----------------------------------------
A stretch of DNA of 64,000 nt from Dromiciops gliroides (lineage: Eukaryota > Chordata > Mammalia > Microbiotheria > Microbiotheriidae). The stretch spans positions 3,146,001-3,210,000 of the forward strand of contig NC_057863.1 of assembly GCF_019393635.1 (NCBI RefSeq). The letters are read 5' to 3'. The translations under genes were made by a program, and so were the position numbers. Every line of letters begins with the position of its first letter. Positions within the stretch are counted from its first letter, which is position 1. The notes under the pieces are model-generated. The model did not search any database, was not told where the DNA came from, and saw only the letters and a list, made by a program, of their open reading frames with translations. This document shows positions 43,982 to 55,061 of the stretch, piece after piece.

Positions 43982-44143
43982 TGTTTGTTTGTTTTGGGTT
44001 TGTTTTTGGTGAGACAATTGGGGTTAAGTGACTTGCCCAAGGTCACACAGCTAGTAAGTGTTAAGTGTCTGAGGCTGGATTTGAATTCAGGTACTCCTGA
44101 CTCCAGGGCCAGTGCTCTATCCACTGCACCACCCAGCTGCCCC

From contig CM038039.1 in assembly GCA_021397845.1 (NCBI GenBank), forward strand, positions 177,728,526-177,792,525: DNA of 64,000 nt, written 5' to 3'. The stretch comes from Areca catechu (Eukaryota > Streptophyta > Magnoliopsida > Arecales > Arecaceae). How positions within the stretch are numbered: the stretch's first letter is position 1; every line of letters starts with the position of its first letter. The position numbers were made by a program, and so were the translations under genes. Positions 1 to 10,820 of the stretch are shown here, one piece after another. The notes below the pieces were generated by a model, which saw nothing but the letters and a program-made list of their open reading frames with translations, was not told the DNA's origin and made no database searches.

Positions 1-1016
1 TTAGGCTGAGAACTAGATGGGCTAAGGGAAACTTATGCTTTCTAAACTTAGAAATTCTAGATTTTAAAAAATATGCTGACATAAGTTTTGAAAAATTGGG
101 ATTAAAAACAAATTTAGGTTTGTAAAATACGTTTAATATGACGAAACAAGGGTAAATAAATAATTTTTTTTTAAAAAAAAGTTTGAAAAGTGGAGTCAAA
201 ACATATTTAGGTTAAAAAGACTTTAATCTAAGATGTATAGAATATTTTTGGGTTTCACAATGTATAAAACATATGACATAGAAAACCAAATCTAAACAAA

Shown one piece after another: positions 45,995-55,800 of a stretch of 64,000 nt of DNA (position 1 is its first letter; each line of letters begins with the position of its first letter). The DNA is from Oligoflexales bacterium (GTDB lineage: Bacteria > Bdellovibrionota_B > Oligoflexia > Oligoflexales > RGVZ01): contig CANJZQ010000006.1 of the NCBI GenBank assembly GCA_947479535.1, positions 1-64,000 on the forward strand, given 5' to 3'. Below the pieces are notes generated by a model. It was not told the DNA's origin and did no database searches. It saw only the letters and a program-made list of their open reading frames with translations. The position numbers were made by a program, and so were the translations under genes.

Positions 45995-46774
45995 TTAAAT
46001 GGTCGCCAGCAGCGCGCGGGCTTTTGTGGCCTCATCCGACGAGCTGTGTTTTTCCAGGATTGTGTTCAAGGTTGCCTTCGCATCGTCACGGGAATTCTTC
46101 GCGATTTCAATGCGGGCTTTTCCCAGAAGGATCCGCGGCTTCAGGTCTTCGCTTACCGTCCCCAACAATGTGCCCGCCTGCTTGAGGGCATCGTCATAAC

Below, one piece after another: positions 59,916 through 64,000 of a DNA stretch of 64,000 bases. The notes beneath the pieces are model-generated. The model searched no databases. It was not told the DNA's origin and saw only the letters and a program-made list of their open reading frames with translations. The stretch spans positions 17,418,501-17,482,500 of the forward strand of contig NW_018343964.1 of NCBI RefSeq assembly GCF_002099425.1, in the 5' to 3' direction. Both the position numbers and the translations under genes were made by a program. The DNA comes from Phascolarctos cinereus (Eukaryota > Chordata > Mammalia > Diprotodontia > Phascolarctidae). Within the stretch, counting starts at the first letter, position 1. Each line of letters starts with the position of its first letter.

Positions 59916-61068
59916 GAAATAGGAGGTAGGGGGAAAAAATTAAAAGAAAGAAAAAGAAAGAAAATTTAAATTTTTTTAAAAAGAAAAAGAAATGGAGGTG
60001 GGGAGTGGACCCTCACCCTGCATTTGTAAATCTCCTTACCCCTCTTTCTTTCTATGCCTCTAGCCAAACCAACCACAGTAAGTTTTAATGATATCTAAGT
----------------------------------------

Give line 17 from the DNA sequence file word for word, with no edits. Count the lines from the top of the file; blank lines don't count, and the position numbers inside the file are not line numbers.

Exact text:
Positions 59916-61068